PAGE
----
I have always felt most free when I roam the streets, unknowing of what creative, exciting and powerful images I may capture.
For me the streets are where the world is most alive. It is where a collective group of individuals come together and create a bigger whole. Our parades, our protests and our wars, our culture, our vibrancy, our unity and our individualism; it all comes alive on the streets. To be able to capture moments and memories the people in the image may never know about, whilst telling a story of the environment you are in, is what truly gives me the thrill and sense of creative licence with being a photographer.
Street photography has been around since streets were built and cameras were made. It is in a photographer’s nature to capture the world they see around them. I had a plethora of photographers I could choose to do my research on. From Henri Cartier Bresson, Bruce Gilden, Elliott Erwin to Vivian Maier. However, after watching a 2005 documentary, there was one photographer whose work, life and personality really appealed to me, and that is Robert Frank.
Robert Frank - “Black and white are the colours of photography. To me they symbolise the alternatives of hope and despair to which mankind is forever subjected.”
Robert Frank does not over complicate his work. He allows the world around him to create the stories. It is very telling, that at least with his work he does see things very black and white and notices his role as the photographer is to be able to project the world to the people around him.
The above photograph is among my favourites of Robert Frank’s work. It is not sharp, it is grainy and slightly under exposed. But it gives me so much thought and feeling and that is what I want when I review a photograph. Whilst tack sharp well exposed images are pleasing on the eye, if they do not tell a story, then they are sure to leave my mind.
I love how the small child is running away from the shot, it gives me a huge sense of space and freedom. The way the person opposite is framed by the window of the car door – it is like looking at a photograph within a photograph. I may be wrong, but the vehicle seems to be a hearse, yet where is everyone? Whether I am right or wrong the point is this image gives me feelings and makes me ask questions. In my opinion that is what the role of a photographer is – to make people think and feel.
Robert Frank – “Show through photography, how does it feel to be here”.
Such a simple outlook but not always easy to do. For me, Robert Frank was a master of letting you feel how he felt and how the people in the image felt right in that moment.
This image supports the above quote and does everything Frank set out to do with his work. In 1955 racism was still very much alive and social class was often determined by the colour of your skin. From left to right, the women with a look of superiority and somewhat disapproval of Frank’s inquisitiveness – “We do not want the world to know the truth” I can see her eyes say. The young boy, at the beginning of his awareness of his privilege, whilst the young girl still oblivious to the truth and her innocence still intact. And then the black male, tired, defeated and has the acceptance of his position at the back of the bus.
Images like this were the reason why for so long The Americans was rejected by many. The USA was trying to sell the American dream – What they did not want you to know is the small print, that the American dream was only applicable if you were white and middle class or above. Frank outed that.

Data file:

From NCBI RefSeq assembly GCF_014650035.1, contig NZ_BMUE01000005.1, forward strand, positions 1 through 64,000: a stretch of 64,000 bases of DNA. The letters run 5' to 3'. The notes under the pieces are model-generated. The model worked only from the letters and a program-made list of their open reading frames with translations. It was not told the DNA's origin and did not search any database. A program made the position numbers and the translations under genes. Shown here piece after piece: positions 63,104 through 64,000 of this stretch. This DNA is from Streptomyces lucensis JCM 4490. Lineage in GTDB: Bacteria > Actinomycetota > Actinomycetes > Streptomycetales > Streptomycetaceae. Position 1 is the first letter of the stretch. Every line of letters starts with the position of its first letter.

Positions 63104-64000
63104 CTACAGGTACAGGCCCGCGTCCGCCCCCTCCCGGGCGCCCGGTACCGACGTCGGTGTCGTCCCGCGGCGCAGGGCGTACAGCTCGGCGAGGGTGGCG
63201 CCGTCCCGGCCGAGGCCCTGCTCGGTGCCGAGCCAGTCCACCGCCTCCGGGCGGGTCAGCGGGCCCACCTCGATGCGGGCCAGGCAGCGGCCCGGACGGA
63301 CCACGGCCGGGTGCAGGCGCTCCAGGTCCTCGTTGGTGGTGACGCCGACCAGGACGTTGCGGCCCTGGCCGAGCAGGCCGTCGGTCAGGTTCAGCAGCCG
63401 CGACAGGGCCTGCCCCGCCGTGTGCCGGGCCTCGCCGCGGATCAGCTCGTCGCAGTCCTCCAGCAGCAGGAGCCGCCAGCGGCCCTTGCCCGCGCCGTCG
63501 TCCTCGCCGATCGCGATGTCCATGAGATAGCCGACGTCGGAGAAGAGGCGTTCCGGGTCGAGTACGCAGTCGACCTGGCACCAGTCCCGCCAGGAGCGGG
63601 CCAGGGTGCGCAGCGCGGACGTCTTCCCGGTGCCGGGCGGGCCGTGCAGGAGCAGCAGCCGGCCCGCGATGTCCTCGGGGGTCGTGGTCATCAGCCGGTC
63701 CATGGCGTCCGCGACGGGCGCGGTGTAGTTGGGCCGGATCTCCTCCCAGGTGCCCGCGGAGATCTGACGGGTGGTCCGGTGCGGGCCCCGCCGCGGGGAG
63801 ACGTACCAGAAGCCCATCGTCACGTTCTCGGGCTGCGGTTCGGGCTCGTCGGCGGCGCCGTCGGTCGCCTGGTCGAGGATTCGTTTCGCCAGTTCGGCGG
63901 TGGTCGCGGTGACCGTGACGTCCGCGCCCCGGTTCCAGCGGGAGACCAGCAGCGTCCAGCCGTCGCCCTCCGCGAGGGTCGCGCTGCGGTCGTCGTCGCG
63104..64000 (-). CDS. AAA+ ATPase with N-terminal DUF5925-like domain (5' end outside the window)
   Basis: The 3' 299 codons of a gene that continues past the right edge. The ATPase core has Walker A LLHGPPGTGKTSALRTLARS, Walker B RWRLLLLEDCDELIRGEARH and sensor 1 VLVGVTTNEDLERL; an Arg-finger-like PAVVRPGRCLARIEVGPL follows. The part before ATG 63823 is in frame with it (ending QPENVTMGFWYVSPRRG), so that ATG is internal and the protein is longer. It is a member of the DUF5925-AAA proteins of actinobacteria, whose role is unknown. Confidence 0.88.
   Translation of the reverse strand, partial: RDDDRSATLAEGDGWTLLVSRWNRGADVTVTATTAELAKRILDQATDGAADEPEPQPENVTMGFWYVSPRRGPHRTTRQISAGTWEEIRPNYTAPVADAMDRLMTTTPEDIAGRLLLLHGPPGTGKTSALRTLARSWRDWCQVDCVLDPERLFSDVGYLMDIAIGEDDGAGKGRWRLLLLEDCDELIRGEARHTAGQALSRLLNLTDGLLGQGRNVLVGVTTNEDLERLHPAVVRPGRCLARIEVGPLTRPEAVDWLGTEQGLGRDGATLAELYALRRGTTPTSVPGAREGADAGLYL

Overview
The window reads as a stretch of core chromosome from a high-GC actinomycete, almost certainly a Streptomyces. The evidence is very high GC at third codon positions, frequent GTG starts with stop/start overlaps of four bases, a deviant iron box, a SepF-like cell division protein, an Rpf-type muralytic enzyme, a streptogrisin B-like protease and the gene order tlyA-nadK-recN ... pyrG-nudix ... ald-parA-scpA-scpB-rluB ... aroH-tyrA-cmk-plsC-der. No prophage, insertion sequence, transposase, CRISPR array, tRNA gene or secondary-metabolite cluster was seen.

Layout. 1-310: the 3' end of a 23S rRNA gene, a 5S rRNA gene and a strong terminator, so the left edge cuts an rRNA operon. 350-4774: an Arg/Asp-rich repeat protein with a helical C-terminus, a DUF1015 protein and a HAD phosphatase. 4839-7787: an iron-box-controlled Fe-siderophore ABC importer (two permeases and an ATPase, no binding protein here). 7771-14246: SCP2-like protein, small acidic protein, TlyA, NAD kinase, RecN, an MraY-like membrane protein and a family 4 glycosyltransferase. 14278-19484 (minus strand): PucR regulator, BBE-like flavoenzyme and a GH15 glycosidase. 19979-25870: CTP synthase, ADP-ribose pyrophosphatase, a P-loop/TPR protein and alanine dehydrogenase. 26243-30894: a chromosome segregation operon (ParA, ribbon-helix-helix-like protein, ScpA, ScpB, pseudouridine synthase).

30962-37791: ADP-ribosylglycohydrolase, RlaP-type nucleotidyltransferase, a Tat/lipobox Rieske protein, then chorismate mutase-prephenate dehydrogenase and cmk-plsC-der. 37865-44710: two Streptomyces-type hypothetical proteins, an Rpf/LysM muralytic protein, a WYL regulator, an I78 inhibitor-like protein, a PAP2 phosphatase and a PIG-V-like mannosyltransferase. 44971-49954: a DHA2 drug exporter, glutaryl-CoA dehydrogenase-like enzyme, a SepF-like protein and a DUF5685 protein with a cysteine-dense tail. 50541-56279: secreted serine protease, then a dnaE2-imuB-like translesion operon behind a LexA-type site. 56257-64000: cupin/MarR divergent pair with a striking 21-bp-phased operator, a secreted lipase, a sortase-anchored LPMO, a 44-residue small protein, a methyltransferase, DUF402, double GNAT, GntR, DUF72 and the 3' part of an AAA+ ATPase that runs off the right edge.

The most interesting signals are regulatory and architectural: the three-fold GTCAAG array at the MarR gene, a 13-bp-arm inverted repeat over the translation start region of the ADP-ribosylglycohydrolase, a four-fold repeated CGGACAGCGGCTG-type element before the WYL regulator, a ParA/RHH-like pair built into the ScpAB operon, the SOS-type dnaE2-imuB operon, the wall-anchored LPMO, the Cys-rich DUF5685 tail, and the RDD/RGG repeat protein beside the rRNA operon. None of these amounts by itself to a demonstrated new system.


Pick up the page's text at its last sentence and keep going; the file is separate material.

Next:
It does not always have to be doom and gloom when showing the viewer what it is like to be in a certain place and time. Whilst often controversial, there was also a more positive and upbeat side to his work.
Paris, 1949. This image of a women holding flowers is a wonderful reflection of what many people around the world thought and hoped Paris to be. Creativity, beauty, sophistication, life, nature and wisdom, they can all be sourced from this image. I look at this image he took and I think – “It must have been wonderful being there”. And that is what he wanted me to do – feel and connect.
This final image of Robert Frank’s work that I want to share with you, could very much be viewed as a self-portrait through the use of someone else. Robert Frank rarely gave interviews. Outside his work he was very much an introvert who did not like the spotlight on him. He was married twice and by his own admittance was too distant in relation to the relationship with his children, especially his son who after years of mental health struggles sadly died at age 45.
I think this image wonderfully captures the man Robert Frank was. We know he is there, we know he is around, but yet he does not want us to see his face and he does not want us to see his feelings. Space, isolation and above all loneliness are all within this image.
Through my research I honestly believe Robert Frank was a deeply lonely man and that the streets around him was his only true source of companion. His work, for me, is truly remarkable because it shows what he wanted to see, what he wanted to be, and who he actually was.
Be inspired but be yourself.
We all take inspiration and ideas from the people that we admire the most. It is human nature, especially in beginning, to say "I want to take pictures like them". Whilst initially this is a great way to learn the craft and develop your creative eye, eventually you want to have your own identity. I want people to look at my work and not say "that reminds me of Robert Frank", but rather "I knew that was taken by Dan Ginn".
What photographers have inspired your work? Who makes you want to live and breath street photography? I would love to know, you can contact me via the portals below.
Thanks for reading.
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